Painstakingly built and intimately scaled, Thorpe’s collages at times include pieces of veneer, dried flowers, bark, leather, glass, pebbles, or slate. They often depict dramatic, imaginary landscapes that are loosely based on representations of the American West — scenes of wilderness not experienced firsthand by Thorpe but inspired by the literary and visual accounts of others. Mountain peaks, towering pines, and vast skies become the settings for futuristic architectural dwellings — bunkers, watchtowers — that suggest loneliness, self-sufficiency, and solitude. These structures range from the sci-fi ‘rocket-ship’ in Life is Splendid and the omniscient ‘eye’ of House for Auto-Destiny, Imaginative Research, to the more organic and pre-industrial crafted buildings in Good People or Militant Lives. In Pilgrims helicopters close in on three hexagonal structures overhanging a cliff. Sometimes groups of tiny figures stand nearby, dwarfed by the vastness of their surroundings. Similarly Thorpe positions us below and at a distance, where we are left to marvel but also contemplate whether the apparent mystery spells peril or possibility.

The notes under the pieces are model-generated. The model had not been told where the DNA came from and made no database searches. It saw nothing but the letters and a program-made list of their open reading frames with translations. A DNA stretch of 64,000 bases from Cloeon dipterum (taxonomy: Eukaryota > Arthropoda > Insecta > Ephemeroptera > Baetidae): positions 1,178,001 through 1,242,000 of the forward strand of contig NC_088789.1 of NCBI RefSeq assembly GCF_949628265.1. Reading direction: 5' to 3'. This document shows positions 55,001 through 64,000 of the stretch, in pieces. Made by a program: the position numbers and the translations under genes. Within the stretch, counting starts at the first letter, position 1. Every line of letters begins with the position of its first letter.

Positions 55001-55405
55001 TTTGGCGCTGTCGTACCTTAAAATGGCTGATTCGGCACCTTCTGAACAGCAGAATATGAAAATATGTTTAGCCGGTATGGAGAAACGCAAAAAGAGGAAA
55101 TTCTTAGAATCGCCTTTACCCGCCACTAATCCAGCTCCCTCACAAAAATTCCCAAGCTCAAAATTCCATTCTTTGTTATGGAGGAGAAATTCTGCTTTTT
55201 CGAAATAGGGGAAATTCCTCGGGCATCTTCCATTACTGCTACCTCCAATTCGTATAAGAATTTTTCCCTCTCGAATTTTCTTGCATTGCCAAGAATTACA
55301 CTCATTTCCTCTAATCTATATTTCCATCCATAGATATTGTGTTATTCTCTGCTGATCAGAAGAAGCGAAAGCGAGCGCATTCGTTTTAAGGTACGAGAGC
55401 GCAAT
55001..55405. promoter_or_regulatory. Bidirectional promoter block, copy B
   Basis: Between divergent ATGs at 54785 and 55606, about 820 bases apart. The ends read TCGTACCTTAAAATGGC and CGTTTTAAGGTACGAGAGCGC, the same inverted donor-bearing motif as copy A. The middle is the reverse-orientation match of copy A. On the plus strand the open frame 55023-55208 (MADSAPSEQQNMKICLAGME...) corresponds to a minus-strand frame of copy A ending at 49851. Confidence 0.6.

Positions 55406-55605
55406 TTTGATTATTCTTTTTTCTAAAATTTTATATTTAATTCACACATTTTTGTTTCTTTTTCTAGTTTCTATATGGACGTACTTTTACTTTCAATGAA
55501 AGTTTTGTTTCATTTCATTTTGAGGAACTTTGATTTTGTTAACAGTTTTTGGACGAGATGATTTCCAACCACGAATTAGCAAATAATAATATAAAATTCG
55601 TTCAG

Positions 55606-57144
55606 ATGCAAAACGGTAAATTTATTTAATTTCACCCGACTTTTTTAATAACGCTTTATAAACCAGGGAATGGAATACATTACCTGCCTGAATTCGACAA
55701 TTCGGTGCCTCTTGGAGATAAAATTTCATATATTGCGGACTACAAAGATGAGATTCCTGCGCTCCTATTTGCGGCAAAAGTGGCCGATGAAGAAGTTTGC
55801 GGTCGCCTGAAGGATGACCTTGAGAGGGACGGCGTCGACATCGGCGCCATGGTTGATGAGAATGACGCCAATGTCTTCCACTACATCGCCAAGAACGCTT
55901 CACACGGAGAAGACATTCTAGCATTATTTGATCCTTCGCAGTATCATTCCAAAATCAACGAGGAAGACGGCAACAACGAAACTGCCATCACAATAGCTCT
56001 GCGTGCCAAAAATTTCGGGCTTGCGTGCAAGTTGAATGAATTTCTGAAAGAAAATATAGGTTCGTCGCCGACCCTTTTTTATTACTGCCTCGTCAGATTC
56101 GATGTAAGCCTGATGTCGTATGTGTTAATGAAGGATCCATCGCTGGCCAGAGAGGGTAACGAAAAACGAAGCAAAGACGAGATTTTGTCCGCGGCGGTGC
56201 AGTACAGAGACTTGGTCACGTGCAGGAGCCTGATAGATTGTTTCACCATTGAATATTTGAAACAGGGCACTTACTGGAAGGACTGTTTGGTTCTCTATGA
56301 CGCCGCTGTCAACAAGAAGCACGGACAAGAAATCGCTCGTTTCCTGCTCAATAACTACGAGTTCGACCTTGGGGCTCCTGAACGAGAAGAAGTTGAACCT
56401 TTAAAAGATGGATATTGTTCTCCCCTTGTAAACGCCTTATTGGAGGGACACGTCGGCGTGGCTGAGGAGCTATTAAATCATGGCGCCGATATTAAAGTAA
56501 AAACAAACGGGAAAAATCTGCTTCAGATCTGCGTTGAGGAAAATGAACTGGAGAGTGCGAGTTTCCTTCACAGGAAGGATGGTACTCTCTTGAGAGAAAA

In the Worcester installation, Thorpe’s strategic configuration of objects resulted in a unique meeting between historic worlds and contemporary ideas. In the panoramic townscapes depicted in 18th-century American overmantels, such as the anonymous Overmantel from the Reverend Joseph Wheeler House, Thorpe saw “the colonists’ urge to build up communities during the time of transition from colony to nation.” 2 He responded to the way their strong desire to make this new world home not only inspired the paintings’ quaint subjects but also related directly to the way that the overmantels “functioned as furniture” like other decorative elements created to embellish domestic interiors. To Thorpe’s eyes these early images, with “their shallow or flat picture planes” were about “a closed world with no sense of a world beyond them, a closed perspective.”